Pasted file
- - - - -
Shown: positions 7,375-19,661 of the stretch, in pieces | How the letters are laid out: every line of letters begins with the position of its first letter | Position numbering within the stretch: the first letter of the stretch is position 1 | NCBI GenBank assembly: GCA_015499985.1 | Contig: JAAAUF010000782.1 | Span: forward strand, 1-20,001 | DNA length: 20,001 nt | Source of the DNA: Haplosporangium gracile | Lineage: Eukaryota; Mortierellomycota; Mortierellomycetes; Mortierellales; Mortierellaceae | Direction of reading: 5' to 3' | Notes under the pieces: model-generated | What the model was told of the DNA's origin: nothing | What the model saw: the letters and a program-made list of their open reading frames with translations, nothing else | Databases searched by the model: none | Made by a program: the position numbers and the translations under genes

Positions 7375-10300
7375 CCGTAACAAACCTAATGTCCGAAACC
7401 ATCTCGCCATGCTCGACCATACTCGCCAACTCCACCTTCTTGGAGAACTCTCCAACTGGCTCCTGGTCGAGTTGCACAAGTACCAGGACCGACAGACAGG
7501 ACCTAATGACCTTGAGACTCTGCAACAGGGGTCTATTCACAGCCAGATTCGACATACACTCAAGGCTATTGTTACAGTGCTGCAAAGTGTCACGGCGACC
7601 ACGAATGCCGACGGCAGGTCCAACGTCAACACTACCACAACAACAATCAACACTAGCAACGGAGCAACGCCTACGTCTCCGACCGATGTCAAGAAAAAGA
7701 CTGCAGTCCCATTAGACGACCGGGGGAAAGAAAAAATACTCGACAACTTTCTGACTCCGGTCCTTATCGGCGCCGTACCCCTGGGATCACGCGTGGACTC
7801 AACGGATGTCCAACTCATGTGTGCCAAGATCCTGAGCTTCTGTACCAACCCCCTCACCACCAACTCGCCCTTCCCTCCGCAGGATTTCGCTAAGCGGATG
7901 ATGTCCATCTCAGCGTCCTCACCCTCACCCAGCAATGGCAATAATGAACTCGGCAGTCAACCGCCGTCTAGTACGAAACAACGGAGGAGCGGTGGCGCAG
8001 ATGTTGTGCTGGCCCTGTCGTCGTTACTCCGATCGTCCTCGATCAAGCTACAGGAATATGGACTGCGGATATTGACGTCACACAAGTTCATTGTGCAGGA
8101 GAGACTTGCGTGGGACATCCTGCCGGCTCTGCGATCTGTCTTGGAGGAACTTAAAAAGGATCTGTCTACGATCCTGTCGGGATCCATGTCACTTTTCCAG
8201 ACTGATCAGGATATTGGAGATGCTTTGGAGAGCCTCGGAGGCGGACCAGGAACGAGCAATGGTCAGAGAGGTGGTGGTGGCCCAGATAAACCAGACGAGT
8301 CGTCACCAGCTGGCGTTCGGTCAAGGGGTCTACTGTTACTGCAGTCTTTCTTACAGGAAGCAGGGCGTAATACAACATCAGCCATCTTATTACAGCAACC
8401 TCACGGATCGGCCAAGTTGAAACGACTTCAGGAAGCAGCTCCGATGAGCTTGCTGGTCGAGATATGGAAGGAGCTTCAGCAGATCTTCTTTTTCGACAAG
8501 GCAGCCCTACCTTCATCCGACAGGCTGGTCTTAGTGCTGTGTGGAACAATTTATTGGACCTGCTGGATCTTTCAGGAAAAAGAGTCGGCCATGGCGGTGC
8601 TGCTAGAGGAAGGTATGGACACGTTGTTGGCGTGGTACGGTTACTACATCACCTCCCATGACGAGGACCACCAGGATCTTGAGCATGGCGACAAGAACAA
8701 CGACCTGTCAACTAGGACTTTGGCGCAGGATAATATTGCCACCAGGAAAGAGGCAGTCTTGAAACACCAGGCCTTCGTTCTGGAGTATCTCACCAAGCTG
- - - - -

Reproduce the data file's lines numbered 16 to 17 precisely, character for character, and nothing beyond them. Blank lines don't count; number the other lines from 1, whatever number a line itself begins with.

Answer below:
8601 TGCTAGAGGAAGGTATGGACACGTTGTTGGCGTGGTACGGTTACTACATCACCTCCCATGACGAGGACCACCAGGATCTTGAGCATGGCGACAAGAACAA
8701 CGACCTGTCAACTAGGACTTTGGCGCAGGATAATATTGCCACCAGGAAAGAGGCAGTCTTGAAACACCAGGCCTTCGTTCTGGAGTATCTCACCAAGCTG